PREPARATION AND PRESENTATION
OF FOOD FOR BIRDS
Feeding a bird an adequate diet is one of the most important responsibilities of a bird guardian and one of the most difficult ones to fulfill.
Most of our birds would come to us as inveterate seed junkies and, in order for us to convert them to healthier food, we need to try every trick in the book. Two of the most useful ‘tricks’ are a feeding schedule and presentation. There is also a section about preparation included which is not meant to stimulate them to eat the produce but for their own safety.
Birds in the wild feed throughout the day but that’s because they need to constantly forage in order to find enough food to survive. Birds in captivity get their food ‘on a silver platter’ eliminating the need to search for it so we need to feed them when they are at their hungriest.
Birds are intensely photosensitive and, as most captive birds are diurnal, they wake up at dawn and go to sleep at dusk, so the two most important feedings should take place early in the morning and in the evening, when the sun starts to set. Specific times of doing this vary during the year as the seasons change so, for a bird guardian, there is no ‘set’ schedule and his or her life must, by necessity, revolve around the birds’ needs. For practical purposes, we will refer to the morning feeding as breakfast and the evening one as dinner.
Not all species eat at the same time, some of them are very early feeders (all passerines –canaries, finches, cardinals-, columbines –doves, pigeons- and galliforms –chickens, quails), some don’t start to eat that very early (most psittacines), and some are late risers and feeders (macaws) but they all eat a big meal in the morning, forage during the day except for the time when they nap (usually from noon to 2:00 pm) and then have a good dinner when the sun starts to set, right before they get ready to go to sleep. It is, therefore, healthier for them if we follow their natural schedule and, it is also useful to us because they are more likely to be willing to try new foods when they are at their hungriest.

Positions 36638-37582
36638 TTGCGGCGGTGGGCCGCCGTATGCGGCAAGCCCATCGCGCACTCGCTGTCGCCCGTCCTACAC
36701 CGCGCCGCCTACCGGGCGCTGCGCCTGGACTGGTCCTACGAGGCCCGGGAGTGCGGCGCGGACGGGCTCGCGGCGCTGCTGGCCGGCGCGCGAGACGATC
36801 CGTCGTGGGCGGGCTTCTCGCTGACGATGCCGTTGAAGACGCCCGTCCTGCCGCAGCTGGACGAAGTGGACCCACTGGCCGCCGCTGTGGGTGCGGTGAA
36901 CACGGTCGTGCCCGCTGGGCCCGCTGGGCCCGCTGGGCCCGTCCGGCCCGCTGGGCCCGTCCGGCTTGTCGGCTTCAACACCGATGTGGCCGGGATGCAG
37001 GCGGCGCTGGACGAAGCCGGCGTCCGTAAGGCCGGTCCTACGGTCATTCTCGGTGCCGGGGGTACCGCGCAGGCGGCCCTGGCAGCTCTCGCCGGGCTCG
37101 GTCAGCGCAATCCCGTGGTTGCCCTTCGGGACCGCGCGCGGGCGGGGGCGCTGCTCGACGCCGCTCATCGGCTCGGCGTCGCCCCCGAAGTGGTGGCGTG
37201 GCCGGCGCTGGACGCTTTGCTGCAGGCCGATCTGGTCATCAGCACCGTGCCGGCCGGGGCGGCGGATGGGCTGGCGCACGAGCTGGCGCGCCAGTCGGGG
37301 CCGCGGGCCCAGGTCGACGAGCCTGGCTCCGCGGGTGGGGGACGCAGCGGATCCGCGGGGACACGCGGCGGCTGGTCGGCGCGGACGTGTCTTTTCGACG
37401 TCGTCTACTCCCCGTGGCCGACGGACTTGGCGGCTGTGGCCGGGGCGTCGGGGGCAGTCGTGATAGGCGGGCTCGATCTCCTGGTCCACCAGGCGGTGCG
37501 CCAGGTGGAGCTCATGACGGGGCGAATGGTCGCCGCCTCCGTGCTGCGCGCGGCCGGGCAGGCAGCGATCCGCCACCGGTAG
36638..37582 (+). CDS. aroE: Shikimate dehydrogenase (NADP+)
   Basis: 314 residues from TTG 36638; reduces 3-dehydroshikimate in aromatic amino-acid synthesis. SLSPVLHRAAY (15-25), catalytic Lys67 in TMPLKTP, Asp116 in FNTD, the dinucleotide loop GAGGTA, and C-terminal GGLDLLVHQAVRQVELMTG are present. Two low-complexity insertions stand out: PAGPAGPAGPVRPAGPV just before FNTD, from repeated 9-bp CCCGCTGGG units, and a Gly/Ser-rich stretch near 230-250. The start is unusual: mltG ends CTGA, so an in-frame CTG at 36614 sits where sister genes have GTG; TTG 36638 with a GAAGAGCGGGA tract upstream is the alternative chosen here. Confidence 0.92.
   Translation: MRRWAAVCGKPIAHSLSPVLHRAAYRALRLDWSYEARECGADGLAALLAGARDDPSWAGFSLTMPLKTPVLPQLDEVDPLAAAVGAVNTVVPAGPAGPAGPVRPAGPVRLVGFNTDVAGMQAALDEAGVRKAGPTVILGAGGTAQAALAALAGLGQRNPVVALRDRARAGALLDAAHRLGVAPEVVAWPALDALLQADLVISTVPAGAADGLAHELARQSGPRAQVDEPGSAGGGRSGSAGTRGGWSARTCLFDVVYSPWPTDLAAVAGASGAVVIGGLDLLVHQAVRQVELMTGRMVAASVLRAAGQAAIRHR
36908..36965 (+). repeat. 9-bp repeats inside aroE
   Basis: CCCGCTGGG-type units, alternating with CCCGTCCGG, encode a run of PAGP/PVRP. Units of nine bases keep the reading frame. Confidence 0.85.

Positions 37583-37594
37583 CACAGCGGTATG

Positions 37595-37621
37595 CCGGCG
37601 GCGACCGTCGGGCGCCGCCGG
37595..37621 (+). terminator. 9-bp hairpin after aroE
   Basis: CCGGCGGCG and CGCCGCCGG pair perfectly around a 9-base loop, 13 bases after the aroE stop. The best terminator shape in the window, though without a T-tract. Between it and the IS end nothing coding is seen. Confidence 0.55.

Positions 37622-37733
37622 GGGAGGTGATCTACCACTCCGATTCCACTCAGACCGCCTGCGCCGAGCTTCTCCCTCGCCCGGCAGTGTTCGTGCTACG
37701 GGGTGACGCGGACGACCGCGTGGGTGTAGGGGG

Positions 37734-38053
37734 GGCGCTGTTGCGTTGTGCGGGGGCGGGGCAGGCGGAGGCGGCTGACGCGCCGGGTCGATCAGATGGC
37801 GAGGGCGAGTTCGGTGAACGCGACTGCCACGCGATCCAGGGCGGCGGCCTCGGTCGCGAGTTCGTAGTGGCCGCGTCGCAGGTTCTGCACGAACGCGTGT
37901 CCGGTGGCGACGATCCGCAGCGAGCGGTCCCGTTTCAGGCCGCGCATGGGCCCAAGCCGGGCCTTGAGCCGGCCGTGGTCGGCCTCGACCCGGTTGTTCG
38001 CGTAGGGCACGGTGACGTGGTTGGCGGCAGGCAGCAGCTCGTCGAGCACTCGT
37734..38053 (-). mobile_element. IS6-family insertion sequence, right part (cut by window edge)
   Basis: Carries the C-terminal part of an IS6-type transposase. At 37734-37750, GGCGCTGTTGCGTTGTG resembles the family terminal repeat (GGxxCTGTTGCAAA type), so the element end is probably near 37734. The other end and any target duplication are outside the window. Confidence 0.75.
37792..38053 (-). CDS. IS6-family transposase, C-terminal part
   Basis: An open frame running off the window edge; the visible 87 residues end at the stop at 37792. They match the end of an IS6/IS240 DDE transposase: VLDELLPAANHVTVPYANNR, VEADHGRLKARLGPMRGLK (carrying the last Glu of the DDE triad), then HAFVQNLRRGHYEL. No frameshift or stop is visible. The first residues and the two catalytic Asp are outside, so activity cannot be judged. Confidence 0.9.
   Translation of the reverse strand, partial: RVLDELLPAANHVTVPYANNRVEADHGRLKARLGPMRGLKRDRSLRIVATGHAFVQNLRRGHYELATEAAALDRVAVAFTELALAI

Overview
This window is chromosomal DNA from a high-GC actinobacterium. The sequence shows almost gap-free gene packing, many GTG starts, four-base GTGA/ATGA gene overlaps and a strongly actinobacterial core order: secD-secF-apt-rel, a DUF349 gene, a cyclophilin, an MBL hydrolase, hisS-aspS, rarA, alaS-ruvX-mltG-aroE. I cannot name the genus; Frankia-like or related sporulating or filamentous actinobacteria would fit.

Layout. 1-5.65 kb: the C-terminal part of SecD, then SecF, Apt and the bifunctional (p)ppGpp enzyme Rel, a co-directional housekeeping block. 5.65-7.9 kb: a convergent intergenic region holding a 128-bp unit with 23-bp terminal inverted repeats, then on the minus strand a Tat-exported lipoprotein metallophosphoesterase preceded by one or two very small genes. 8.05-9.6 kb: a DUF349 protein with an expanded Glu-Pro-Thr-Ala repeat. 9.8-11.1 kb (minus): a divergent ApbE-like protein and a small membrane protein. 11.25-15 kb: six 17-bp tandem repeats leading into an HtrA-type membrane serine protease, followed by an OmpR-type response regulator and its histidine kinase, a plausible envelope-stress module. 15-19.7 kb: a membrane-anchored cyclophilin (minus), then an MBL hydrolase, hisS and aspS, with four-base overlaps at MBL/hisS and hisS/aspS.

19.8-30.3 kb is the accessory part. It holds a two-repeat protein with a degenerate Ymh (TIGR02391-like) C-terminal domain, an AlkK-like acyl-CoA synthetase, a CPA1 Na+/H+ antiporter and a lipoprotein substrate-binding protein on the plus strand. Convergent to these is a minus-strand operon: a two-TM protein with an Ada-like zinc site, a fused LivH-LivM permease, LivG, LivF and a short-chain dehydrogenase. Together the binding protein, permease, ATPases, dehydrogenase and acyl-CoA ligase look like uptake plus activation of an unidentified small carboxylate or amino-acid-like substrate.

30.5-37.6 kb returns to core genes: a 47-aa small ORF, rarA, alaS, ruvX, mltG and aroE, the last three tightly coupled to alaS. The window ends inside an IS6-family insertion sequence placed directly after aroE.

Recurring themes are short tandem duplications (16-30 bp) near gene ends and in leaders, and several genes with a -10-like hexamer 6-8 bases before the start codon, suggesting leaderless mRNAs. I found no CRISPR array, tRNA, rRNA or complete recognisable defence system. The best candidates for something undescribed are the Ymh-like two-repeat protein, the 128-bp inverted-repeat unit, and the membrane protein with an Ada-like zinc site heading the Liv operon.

I believe that a very large selection of food offered at the same time is actually detrimental to them because they end up eating only the handful of things they prefer. Whereas, if we just offer them one single vegetable, one single fruit and one single leafy green, they will eat most of them out of sheer necessity ensuring, thus, a well rounded diet. Therefore, breakfast should consist of mostly fresh produce: a different fruit, vegetable and leafy green every day of the week and gloop or some other whole grain, rice and vegetable dish. Birdy bread or birdy muffins can be substituted for gloop, but not more often than twice a week because they are higher in carbs and lower in fiber (gloop is made out of whole grains but baked products are made of flours). Please refer to our lists of fruits, vegetables, greens and flowers for reference (http://www.newyorkbirds.net/diet.html) and to our piece on recipes for some good ideas.
Breakfast is actually available to them all day long so they can pick at it at their leisure. Because gloop is cooked, it does not really spoil that easily and will stay fresh the entire day unless it’s very hot and humid in which case it needs to be removed at noon.
Dinner should consist of food with the higher protein content (seeds, nuts and pellets) and should be carefully measured so the bird consumes its portion within a few minutes and nothing remains. No psittacine should ever have free access to seeds, nuts and/or pellets all